Forthcoming

"Freeing yourself was one thing; claiming ownership of that freed self was another." author Toni Morrison (1931- 05.08.2019)

“If I tell the story, I control the version. Because if I tell the story, I can make you laugh, and I would rather have you laugh at me than feel sorry for me”; Nora Ephron, author/comedian

"Make your story count". Michelle Obama

"Social pain is understood through the lens of racial animus". Researcher/author Sean McElwee writing in Salon, 2016

"We are citizens, not subjects. We have the right to criticize government without fear."  Chelsea Manning; activist/whisleblower

“My father was a slave and my people died to build this country, and I’m going to stay right here and have a part of it, just like you, And no fascist minded people, like you, will drive me from it. Is that clear?” Paul Robeson; activist/singer

“We have a system of justice in this country that treats you much better if you're rich and guilty than if you're poor and innocent”. from civil rights attorney Bryan Stevenson

“This Fourth of July is yours, not mine. You may rejoice, I must mourn. To drag a man in fetters into the grand illuminated temple of liberty, and call upon him to join you in joyous anthems, were inhuman mockery and sacrilegious irony. Do you mean, citizens, to mock me, by asking me to speak today?” Frederick Douglass, WHAT TO THE SLAVE IS 4TH JULY? 07.05.1852 (full text in blog)

Senator Elizabeth Warren "We're a country that is built on our differences; that is our strength, not our weakness"

 

"We are more alike than we are different"v  Maya Angelou

As a Black writer, I was expected to accept the role of victim. That made it difficult in the beginning to be a writer.      James Baldwin

I often feel that there must have been something that I should’ve done that I didn’t do. But I can’t identify what it is that I didn’t do. That’s the first difficulty. And the second is, what makes you think you’re it?   

         Harry Belafonte, activist and singer at 89

 

It ain't what you don't know that gets you into trouble; It's what you know for sure that just ainst so.

Mark Twain

 

You can't be brave if you've only had wonderful things happen to you.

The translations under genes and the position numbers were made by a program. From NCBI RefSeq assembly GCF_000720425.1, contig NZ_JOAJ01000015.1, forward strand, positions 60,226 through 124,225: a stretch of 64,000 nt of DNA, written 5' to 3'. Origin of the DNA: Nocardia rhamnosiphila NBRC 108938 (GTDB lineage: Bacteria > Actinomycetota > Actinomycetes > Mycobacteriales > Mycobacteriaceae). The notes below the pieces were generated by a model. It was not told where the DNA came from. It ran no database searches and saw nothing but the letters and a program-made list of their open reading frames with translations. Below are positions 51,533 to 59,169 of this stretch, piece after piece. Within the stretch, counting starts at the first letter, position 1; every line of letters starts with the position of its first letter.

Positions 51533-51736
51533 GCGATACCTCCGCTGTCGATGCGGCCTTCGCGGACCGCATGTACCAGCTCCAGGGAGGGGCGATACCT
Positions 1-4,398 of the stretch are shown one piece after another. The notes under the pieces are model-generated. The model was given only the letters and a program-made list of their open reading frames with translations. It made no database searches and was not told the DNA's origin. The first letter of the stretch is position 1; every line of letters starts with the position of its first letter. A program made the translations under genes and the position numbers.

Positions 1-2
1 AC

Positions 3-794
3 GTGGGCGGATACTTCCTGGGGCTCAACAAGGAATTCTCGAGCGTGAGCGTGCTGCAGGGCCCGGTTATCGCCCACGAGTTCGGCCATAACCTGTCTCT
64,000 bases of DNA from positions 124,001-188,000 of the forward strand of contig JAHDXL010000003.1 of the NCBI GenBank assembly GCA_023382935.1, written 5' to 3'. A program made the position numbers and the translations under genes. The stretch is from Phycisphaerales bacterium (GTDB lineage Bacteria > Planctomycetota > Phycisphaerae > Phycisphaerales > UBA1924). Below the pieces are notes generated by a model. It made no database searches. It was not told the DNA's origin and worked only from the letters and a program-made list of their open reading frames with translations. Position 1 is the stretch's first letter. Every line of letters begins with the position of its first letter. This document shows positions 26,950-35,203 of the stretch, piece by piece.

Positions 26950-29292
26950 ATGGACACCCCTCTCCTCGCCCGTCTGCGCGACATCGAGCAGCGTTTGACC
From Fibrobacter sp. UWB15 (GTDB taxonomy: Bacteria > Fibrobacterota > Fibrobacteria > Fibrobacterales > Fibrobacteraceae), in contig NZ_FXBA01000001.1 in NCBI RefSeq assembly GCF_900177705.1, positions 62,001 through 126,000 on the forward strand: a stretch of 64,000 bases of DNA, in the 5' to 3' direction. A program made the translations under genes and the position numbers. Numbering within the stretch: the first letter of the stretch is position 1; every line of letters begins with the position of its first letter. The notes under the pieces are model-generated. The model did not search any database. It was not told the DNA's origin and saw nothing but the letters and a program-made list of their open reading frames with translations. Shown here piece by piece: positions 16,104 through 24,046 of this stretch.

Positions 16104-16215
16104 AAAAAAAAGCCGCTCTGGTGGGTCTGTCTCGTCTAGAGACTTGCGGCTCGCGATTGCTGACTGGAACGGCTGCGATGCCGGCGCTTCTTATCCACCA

Mary Tyler Moore

 

 You can’t defend Christianity by being against refugees and other religions

Pope Francis:

 

"I don't have to be what you want me to be". Muhammad Ali

"The Secret of Living Well and Longer: eat half, walk double, laugh triple, and love without measure"  attributed to Tibetan sources

Recent audio posts include interviews with Rumi interpreter Shahram Shiva, London-based author Aamer Hussein, South African Muslim scholar, professor Farid Esack, and Iraqi journalist Nermeen Al-Mufti's brief account of Kirkuk City history. Your comments on our blogs are always welcome.

 

Little Mosque on the Prairie, a Canadian TV Comedy

2007-02-10

by Barbara Nimri Aziz

I wonder how the planners of the Little Mosque, a new TV comedy series, decided to locate Mercy, the mythical inter-faith community where this story takes place, out on the Canadian prairies? Did they know that Regina, Saskatchewan is said to be home to the oldest mosque in North America, built 150 years ago. (This record applies to modern times; we often forget about the much earlier African Muslim immigration of up to 700 years earlier.)

In any case, now as then, few of us associate the Canadian prairies with Arabs and other immigrants, especially Muslims. But of course, the inhabitants of Canada's prairies have heard about 9/11. And, like Americans, they are nervous about newcomers.

It is this anxiety combined with the personalities of a community of Muslims in this small prairie town that furnish the lines and laughs for this new comedy series. Anything and anyone is game for a laugh. Why not Muslims? Especially when interfaith dialogue and scholarship seem to be failing.

This comedy series appears to be an outgrowth of standup comedy routines, mainly by a new generation of young Arab and Muslim entertainers on the comedy scene in recent years, and the talent of Muslim-Canadian writers like its creator, Zarqa Nawaz.